Nanomaterials and Spintronics Laboratory

Cheng Research

People Facilities PublicatioNS Research Experience

The Nanomaterials and Spintronics Laboratory at Bryn Mawr College is directed by Prof. Xuemei May Cheng in the Physics Department. We are always on the lookout for enthusiastic undergraduate and graduate students to be a part of our research group. If you are interested, please contact Prof. Xuemei May Cheng at xcheng@brynmawr.edu.

Nanostructured materials are materials with one or more dimensions at the nanoscale (10-7-10-9 meters). Examples of nanostructured materials include 2-dimensional ultrathin films, 1-dimensional nanowires, 0-dimensional nanodots, and more complex structures that could have a combination of these characteristics. Nanostructured materials often exhibit new and enhanced properties over their bulk counterparts, so they not only offer ideal material systems for exploring fundamental physics, but also hold promise for applications in data storage and sensing, energy generation and storage, and biomedical engineering. The discovery of the giant magnetoresistance (GMR) effect in nanostructured layered composite (2007 Nobel Prize in Physics) is a great example.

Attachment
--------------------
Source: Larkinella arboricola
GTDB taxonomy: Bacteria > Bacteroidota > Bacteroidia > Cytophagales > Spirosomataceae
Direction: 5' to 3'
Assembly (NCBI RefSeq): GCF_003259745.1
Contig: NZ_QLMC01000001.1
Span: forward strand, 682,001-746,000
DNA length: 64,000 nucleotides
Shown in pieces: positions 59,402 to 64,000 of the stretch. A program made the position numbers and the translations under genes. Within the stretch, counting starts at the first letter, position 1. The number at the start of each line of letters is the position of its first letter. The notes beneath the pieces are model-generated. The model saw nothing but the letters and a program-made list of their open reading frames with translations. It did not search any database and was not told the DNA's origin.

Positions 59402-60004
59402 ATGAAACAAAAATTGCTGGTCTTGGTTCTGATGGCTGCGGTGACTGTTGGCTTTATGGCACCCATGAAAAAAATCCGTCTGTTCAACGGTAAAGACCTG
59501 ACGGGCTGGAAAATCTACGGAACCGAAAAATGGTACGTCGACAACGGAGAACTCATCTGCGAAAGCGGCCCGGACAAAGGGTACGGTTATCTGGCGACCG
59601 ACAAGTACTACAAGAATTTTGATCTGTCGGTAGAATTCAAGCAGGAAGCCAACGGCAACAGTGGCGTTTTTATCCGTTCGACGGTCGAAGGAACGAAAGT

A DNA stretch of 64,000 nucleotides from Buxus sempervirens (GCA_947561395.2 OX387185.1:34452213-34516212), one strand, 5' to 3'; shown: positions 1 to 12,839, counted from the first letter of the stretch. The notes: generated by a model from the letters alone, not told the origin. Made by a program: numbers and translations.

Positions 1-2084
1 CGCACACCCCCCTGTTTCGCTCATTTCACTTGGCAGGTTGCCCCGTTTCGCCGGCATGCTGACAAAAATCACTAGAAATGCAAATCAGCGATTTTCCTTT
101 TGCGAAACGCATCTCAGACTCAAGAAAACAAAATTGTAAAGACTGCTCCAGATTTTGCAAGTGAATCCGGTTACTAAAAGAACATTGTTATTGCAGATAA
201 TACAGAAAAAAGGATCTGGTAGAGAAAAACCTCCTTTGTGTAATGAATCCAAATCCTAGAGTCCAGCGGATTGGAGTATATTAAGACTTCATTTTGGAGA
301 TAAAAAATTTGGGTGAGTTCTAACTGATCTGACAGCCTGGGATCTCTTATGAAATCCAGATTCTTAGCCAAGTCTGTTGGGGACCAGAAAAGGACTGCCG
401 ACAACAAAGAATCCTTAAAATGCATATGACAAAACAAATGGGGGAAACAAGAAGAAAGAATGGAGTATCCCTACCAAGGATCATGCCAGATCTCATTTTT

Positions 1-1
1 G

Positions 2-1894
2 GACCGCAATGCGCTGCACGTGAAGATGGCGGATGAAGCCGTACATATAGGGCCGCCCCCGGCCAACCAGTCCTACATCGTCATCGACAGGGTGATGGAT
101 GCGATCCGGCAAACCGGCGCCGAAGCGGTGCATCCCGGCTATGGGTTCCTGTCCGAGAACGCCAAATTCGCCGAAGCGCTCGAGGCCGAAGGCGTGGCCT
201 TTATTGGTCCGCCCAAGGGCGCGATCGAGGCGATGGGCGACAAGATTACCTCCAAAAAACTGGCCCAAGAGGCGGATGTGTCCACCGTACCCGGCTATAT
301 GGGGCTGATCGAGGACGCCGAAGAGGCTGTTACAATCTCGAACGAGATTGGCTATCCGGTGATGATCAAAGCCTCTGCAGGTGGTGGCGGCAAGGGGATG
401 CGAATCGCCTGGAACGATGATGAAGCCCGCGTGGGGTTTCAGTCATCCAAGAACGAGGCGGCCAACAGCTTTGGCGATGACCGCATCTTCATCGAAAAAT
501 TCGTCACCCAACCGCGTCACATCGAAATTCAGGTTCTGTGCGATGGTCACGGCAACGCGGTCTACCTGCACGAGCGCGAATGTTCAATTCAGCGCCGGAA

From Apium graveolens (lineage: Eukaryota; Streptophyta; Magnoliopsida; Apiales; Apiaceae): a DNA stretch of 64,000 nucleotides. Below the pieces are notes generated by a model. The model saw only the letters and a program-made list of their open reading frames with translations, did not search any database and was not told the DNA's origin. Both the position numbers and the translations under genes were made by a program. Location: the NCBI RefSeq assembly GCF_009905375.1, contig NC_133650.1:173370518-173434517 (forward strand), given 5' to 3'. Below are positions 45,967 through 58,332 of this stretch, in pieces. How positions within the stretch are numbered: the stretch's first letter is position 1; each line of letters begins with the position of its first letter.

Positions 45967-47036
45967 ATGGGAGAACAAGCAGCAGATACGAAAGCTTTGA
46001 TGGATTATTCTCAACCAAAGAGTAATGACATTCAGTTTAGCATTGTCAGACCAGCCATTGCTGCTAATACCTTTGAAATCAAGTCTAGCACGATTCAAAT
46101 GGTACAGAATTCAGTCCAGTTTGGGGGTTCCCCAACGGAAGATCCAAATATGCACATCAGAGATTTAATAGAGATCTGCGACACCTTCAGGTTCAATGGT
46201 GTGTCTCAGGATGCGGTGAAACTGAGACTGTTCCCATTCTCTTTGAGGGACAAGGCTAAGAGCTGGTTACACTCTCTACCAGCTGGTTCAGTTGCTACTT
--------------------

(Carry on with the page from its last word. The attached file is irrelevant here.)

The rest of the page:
One attractive research area in nanoscience that is of interest to our group is Spintronics.  We seek to explore the interplay between the electron charge and the electron spin as well as its associated magnetic moment to create novel electronics. Spintronic devices, combining the advantages of magnetic materials and semiconductors, are expected to be stable, fast, and energy-efficient. Such devices could contribute to the development of quantum computers and quantum communication, thus dramatically changing the information technology of the future.

Nanomagnetic materials for biological and biomedical applications is the new area of research focus we have developed since 2016, supported by an NSF-funded Center for Engineering MechanoBiology. The advancement in the fabrication of composite magnetic materials has provided innovative approaches to mimic biophysical mechanical cues and regulators of cells in vitro. 

The Nanomaterials and Spintronics Laboratory is well-resourced with support from the College and multiple grants of over $1.5M from the National Science Foundation (NSF), including an NSF CAREER award and an NSF MRI grant. The facilities enable the fabrication, characterization, and modeling of nanostructured materials. In our lab, undergraduates and graduate students collaborate as dynamic partners in research and often participate as co-authors of the group publications